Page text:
Who is the pedant?
I've been a gamer all my life. People nowadays often think of "old-school" gaming as being the NES... hell, some people count the first Playstation that way... But I got started on a VIC-20 and a Grandstand home "Pong" TV game. I've always been fascinated by technology and how games use it. Luckily I grew up in a household that had home computers as much as home consoles, which leant itself to experimenting with how these things work; I often tell people that, at an age when other kids are usually reading about Spot the dog chasing the big red ball, I was reading books on ZX Spectrum machine code.
(Well, I don't *often* say that, it doesn't really come up in conversation all that much... But this is the "pedant" leaking through, and I'll get to that later.)
For most of gaming's history (but especially starting in the 90s), computing gaming had an image problem. In the 80s it was a simple time waster. It was pointless, and anti-social. Most people didn't play them; it was a bit weird if you did. Games consoles came along eventually and started a shift, but it was the 90s until it became accepted. Of course, then media concerns hit; as graphic fidelity increased and violent images became recognisable, suddenly it wasn't just useless, it was potentially monstrous. Computer games of the 90s were starting to get hit with the same kinds of accusations that followed tabletop games in the 70s and 80s; they turned your kids into killers.
I'm happy to say that, as of 2012, I've yet to turn into a rampaging murderer. The lessons I learned from games were rather different. The one common theme going through almost all games is one of empowerment; one person CAN make a difference. If you improve, keep track of your resources, plan ahead, react fast enough, make the right choices, you can succeed. With enough continues, anyway. But more than that, I learned that when you see something wrong, you should set it right. Almost every game has this; defeat the evil overlord, save the hostages, uncover the plot. The lesson I learnt is that you should be good, and active. Use your abilities to improve the world.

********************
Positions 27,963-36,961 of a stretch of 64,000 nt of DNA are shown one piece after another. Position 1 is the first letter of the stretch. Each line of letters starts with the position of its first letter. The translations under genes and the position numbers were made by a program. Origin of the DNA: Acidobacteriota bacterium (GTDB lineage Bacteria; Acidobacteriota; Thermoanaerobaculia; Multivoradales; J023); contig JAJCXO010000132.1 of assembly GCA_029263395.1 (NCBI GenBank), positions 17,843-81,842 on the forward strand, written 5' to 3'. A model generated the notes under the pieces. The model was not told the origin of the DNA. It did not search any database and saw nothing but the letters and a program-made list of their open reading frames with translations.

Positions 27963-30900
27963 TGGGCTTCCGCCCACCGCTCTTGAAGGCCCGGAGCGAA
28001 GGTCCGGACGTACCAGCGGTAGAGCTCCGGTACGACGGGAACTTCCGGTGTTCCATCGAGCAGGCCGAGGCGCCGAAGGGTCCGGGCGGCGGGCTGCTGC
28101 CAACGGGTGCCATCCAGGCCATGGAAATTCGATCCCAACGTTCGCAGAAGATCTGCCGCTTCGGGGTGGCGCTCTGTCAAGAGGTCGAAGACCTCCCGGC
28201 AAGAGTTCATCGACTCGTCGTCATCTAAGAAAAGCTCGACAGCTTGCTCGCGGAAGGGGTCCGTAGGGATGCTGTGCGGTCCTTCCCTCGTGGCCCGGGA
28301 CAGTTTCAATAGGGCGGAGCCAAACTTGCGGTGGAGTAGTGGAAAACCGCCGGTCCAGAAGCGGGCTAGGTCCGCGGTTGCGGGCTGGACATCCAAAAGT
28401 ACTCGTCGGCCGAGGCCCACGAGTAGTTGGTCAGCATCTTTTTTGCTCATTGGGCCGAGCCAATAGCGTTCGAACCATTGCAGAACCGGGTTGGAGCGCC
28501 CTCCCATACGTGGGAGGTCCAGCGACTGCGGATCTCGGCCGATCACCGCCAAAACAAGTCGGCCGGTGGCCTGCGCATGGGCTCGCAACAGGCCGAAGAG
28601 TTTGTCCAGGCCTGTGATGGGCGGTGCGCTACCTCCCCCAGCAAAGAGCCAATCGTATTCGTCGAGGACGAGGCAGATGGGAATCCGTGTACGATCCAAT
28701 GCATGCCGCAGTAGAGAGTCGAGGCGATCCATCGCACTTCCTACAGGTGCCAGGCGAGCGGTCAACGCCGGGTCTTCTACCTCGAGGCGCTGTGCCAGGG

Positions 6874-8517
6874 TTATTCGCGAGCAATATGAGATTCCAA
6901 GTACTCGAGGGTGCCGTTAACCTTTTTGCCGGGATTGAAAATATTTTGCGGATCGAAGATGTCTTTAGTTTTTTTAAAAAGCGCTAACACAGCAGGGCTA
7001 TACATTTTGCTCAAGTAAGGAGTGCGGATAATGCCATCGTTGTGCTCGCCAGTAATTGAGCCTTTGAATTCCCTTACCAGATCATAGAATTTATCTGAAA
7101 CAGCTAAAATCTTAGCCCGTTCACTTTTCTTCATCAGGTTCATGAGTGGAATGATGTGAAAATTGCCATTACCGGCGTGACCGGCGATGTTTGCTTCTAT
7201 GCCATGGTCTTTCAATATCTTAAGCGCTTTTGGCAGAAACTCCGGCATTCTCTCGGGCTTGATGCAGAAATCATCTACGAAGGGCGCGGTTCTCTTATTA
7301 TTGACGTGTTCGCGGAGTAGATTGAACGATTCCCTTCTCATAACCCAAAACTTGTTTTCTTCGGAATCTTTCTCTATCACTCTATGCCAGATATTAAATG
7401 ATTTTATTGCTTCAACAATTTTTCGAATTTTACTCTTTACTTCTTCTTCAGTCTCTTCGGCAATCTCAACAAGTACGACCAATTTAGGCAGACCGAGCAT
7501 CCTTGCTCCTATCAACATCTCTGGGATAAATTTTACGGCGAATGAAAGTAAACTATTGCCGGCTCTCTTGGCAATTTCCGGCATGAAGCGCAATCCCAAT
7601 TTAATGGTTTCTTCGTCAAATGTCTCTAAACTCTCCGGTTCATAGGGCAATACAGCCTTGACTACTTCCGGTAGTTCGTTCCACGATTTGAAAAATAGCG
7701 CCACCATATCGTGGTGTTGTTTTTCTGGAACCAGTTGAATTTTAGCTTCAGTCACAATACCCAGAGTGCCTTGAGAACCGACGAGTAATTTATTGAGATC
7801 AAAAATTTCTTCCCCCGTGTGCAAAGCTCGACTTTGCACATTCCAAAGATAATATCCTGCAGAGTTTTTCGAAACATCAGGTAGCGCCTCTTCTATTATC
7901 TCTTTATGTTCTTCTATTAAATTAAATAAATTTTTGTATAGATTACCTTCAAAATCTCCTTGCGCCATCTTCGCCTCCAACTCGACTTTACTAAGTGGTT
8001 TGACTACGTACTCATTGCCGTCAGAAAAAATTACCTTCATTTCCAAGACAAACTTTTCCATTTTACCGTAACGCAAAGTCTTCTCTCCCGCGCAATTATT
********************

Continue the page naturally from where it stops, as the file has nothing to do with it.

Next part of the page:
A lifetime of experimenting with technology has made me a jack-of-all trades. I can program a little, set up basic websites, all that good stuff. When I found AMBER, I figured I could help. When I play online, I'm not normally the one who rushes forwards to take the enemy head-on... I usually play a supportive role. I'm the medic, or the sniper. Hence the wiki; a couple of nights work, to make something that everyone could use to help us all.
Alas, there are side effects to everything. See, those 80s views on games were a little more accurate than I gave them credit for. Gaming nowadays is a very social thing, with ubiquitous online play, deep narratives to discuss, and a console in almost every home. It's very easy to make and keep friends through games. In the 80s though... Not so much. A childhood spent in computers instead of parks led to an appreciation for set rules and systems, for knowing the exact limitations and acting within them. This created one small (but significant) facet of my core personality; I am irrationally, uncontrollable, annoyingly, intolerably pedantic. It's kinda my anti-superpower. Umm. Sorry about that. :D